Editorial Feature

Monitoring Heart Disease with Optical Sensors

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The technology sector is becoming increasingly involved in healthcare. Recent strides forward in technological capabilities and the birth of the Internet of Things are lending themselves to taking healthcare out of the confines of hospitals and doctors’ surgeries, and innovations are being devised to prevent illness and monitor health at home.

Heart disease is the biggest cause of death for both men and women in the US, however, it is seen as being highly preventable. Factors that contribute to the likeliness of developing heart disease include diet, physical inactivity, excessive alcohol consumption, and obesity, all of which can be controlled. The problem is that, for those at risk of heart disease, making the required behavioral changes to their lifestyles to tackle these factors can be difficult. Lack of motivation and feedback can lead to healthcare plans being abandoned.

Google’s Optical Sensors

In January of this year, Google applied for a patent for a technology that is predicted to be a game-changer in the prevention and treatment of heart disease. A revolutionary system that will collect data at home to assess a person’s cardiovascular function, and aims to influence their behaviors to lead a healthier lifestyle.

Google propose using optical sensors to measure aspects of a patient’s physical appearance as well as to track those changes that are related to cardiovascular health. The sensor would, for example, be placed in a person’s mirror, so data could be collected and analyzed on a daily basis. Google also plan to integrate this data with that collected from other smart technologies, such as fitness trackers, to get a fuller picture of a person’s health. This data would then be shared with a healthcare professional if it was decided that further assessment was required.

The patent describes how the technology would convert light into electronic signals. The sensors would look for changes in skin color primarily, as this information can reflect hemodynamics, which are a marker of cardiovascular health. The technology proposed by Google would use skin color to identify peak blood-pressure flow and convert data collected at different points of the body on this measure to determine a pulse-wave velocity, which could then inform on cardio-health metrics like arterial stiffness and blood pressure. The sensors would also be able to track heart rate and respiration rate.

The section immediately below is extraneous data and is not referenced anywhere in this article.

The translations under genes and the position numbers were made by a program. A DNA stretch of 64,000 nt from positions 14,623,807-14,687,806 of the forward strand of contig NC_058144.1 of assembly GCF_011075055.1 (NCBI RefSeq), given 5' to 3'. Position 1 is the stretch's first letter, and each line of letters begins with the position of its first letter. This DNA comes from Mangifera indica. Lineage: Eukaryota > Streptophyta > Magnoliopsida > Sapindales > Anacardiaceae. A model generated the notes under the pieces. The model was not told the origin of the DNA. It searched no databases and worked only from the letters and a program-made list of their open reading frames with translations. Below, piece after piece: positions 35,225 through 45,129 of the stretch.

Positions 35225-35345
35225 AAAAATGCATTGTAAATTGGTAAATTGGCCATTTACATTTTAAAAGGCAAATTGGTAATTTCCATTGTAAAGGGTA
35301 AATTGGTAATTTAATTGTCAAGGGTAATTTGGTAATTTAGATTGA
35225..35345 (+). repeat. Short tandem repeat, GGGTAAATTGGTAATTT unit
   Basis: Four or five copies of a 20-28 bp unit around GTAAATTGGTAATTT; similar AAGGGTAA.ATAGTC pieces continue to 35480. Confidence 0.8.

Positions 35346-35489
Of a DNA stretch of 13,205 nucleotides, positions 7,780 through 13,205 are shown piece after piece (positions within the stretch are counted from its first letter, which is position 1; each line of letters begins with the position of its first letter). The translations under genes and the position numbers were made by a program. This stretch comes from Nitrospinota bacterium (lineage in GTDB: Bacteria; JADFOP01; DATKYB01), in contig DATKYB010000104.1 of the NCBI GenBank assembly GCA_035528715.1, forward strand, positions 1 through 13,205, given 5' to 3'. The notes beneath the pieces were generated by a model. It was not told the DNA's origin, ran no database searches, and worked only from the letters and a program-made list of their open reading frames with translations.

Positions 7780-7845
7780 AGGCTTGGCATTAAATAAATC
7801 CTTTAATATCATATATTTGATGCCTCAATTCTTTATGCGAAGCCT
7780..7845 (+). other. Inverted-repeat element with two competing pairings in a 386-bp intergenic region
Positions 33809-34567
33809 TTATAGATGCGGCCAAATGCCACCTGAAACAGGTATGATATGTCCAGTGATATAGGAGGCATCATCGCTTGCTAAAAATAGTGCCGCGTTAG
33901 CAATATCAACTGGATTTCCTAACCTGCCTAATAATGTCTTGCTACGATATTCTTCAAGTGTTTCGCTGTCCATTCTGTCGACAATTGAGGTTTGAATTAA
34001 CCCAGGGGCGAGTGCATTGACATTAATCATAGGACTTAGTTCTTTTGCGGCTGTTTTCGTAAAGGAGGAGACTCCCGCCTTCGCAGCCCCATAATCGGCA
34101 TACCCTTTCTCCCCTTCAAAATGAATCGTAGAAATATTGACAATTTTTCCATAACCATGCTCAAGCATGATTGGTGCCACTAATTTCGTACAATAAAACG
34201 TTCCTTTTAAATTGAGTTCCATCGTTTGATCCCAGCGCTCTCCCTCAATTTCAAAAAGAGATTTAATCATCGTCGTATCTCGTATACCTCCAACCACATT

In addition to assessing markers of cardiovascular health and alerting healthcare professionals when action needs to be taken, the system also plans to have the capability to give some form of positive feedback when a person makes healthy lifestyle supporting behavioral changes, providing the necessary motivation to maintain efforts.

Google is changing the landscape of the future of disease treatment and prevention, not just for heart disease, but illness in general. It is leading the way in utilizing the IoT to improve healthcare and to change the perspective that we should only pay attention to our health at the point when something goes wrong. Google’s optical monitoring system will allow us to make positive, health affirming changes to our lifestyles before becoming unwell. It also provides the possibility of treatment options that can be monitored remotely, and more accurately, reducing healthcare costs and improving on outcomes.


The creation of Google’s optical sensors signals a shift in healthcare for tech companies. Along with other tech giants, Google is making the move to focus on developments that support the creation of a tech-based healthcare ecosystem for data collection, analysis, prediction, and feedback. The future of the healthcare sector will be shaped by the innovations coming out of these leaders in tech, and it will put the power in the hands of the individual to shape their own health and treatment outcomes.

Sources and Further Reading

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Sarah Moore

Written by

Sarah Moore

After studying Psychology and then Neuroscience, Sarah quickly found her enjoyment for researching and writing research papers; turning to a passion to connect ideas with people through writing.


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